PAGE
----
Jul 16, 14 10:44 pm  · 
      chatter of clouds

      Evan I see your point but , eh, your title is Bikini Barista and the whole first part is dedicated to it

      Besides that, I see your point. But I disagree with this: 

       This is crass at best, and potentially exploitative if we assume the women are somehow "pressed" into service. 

       Women don't have to be "pressed" into service in order for it to count as being exploitative. Sexualized commercialism is exploitative in more ways than one. Many women might actually be a happy-go-lucky party to it. But they contribute further to prejudice against women - in terms of feeding that culture of using them up as branded sexual objects, increasing the disparity between women in terms of looks ( the man's regard of a woman gives her valour) , etc. 

      As for driveway coffee place, i remember being drive up to one in Portland ...but it was attached to an actual café with seating inside for those who chose. 

      Are there any other such small drive-by shacks that offer other products (ice cream, donuts, etc...)? Or are these completely novel -as you say- typologically (rather than as (functional) type)? 

      Jul 17, 14 1:31 am  · 

      1. These are facts of life we can spend hours talking about in a coffee shop and we can all spin it in any direction for whatever psychological reasons we see fit or aren't aware of............................. 2. Typology - this aspect we can talk about and make into facts that affect life. I would suggest a coffee needs considerably less equipment and therefore a shack typology works for the product. Do these shacks require parking? Or do ordinances have any additional requirements on the shack? Are the shacks even legal to code and zoning?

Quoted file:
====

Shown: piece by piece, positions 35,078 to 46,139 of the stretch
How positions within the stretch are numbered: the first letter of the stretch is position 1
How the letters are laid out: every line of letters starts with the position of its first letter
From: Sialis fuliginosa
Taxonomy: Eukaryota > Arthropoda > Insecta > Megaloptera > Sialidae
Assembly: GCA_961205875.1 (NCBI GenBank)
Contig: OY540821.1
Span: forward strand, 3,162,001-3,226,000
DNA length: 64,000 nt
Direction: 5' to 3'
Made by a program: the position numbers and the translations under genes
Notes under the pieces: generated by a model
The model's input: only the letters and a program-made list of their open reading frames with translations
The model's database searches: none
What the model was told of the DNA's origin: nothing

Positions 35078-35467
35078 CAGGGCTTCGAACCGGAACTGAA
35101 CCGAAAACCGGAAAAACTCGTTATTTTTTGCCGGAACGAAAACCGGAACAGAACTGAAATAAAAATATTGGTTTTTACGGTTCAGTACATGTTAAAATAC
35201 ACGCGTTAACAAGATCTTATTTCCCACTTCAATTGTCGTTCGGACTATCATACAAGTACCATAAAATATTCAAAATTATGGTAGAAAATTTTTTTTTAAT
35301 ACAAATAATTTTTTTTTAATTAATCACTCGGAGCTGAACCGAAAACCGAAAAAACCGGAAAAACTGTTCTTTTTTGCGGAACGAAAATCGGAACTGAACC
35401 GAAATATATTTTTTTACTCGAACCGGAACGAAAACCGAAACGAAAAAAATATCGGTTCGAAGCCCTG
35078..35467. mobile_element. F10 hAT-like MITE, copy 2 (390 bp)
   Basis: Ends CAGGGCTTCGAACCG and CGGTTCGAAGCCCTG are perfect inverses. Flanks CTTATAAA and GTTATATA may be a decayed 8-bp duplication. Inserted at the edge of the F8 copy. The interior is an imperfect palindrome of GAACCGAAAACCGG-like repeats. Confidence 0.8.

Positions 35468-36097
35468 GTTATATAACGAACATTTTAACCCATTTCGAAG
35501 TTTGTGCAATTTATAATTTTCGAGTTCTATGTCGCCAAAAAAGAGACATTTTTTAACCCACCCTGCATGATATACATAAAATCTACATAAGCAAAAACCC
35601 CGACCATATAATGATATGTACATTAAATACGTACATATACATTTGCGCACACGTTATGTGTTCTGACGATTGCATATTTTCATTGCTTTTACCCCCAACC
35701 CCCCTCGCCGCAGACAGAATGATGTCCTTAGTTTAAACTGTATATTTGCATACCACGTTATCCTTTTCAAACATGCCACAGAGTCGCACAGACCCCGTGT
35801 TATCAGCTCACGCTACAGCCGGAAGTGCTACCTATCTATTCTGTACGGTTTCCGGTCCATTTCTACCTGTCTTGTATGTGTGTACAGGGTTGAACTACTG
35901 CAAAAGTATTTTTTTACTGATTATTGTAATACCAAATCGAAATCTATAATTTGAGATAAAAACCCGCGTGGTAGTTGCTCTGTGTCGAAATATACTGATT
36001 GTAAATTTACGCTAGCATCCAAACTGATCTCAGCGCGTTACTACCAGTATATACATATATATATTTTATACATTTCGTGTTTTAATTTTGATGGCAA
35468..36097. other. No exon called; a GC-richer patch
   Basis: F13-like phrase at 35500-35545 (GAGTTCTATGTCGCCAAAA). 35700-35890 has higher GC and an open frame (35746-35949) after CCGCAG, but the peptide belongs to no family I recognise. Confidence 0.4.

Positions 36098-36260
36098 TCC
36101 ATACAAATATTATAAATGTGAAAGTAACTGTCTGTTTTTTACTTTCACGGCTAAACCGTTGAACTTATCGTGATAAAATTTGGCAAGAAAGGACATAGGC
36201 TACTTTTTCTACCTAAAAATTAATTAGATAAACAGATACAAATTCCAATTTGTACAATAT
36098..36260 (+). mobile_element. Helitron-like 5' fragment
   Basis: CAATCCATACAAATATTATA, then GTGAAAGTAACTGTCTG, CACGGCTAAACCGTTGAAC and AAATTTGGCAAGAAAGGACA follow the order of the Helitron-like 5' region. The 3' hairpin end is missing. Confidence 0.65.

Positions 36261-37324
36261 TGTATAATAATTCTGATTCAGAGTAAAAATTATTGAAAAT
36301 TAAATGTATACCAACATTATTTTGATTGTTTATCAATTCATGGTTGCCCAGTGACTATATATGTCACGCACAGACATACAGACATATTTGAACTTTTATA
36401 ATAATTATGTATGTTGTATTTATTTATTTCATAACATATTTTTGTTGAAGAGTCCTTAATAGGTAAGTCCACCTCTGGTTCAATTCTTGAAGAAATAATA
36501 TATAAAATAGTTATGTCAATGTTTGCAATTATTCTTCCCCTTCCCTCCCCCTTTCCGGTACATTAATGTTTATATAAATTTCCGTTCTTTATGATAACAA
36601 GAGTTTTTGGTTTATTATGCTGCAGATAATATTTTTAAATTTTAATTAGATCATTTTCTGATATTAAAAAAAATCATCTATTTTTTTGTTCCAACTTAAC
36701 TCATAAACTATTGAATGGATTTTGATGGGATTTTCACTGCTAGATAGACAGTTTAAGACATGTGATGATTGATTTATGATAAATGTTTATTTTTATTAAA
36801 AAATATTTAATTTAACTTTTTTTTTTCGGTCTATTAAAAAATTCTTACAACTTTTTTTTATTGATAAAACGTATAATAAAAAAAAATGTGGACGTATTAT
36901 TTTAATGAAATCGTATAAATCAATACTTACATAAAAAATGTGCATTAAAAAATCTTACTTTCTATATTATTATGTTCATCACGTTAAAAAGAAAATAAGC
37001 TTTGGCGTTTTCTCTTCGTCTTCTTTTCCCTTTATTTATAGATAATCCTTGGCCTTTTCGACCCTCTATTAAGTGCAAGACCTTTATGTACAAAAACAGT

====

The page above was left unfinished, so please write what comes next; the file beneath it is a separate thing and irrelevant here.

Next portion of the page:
Jul 17, 14 7:19 am  · 

      Olaf, your post is disgusting. To YOU it's fine to joke about the girl (object, to you) in a bikini just being part of the "facts of life". To women and girls the world is a distinctly more dangerous place than you are willing to acknowledge due almost entirely to points of view like yours.

      I sincerely hope you're being facetious.

      Jul 17, 14 11:08 am  · 

      I am donna I am...the real guy behind olaf is married with two daughters....don't take olaf too seriously especially if he is being offensive because if he is being offensive its intentional to point out the absurd but real, as you say - dangerous...point of views...I drive a 4 cylinder vehicle in real life when I am not mass transiting ; )

      Jul 17, 14 6:37 pm  · 

      Donna I was in character (Dazed and Confused)

      anyway, does  a lot of loitering go on outside these shacks?

      Jul 17, 14 9:09 pm  · 

      Think I will open the Banana  Hammock ,low sling coffee shop.  I will target the Fringe of Shopping Malls...What you think Tammuz?  Hire only buff young boys who lost employment working as Cabana Boys.  That is the Ticket!

      Jul 19, 14 7:39 pm  · 

      I heard a comedy bit about opening a hooters-like place where scantily clad men will serve and the best part is instead of chicken wings, they are known for their basket of teeny weenies. Feel free to steal this idea, I have a name for you too, Shooters. 

      Jul 20, 14 9:13 am  · 

      There is only one but Gainesville happens to have one too. Much more interesting that the typical drive-through Starbucks...

      Jul 21, 14 8:56 pm  · 

      Women should be able to feel free to wear bikinis in coffee shops if they want when appropriate.  Telling a girl she should be ashamed of her body because some dumbass guy says she's a sexualized object is ridiculous.  Are we really not to a point yet where men can stop trying to control women without feeling insecure about themselves?

      Jul 22, 14 10:39 am  · 
      chatter of clouds

      curtkram, since I was the one who used that term  -sexualized object- then i have all the right to assume your post had me in mind..therefore: 


      Firstly, thank you for calling me dumbass. It shows a lot of decency on your part and definitely adds a lot of value to your post. You are, indeed, able to criticize opinions without dropping cheap insults that might, in this case,  better describe yourself than others.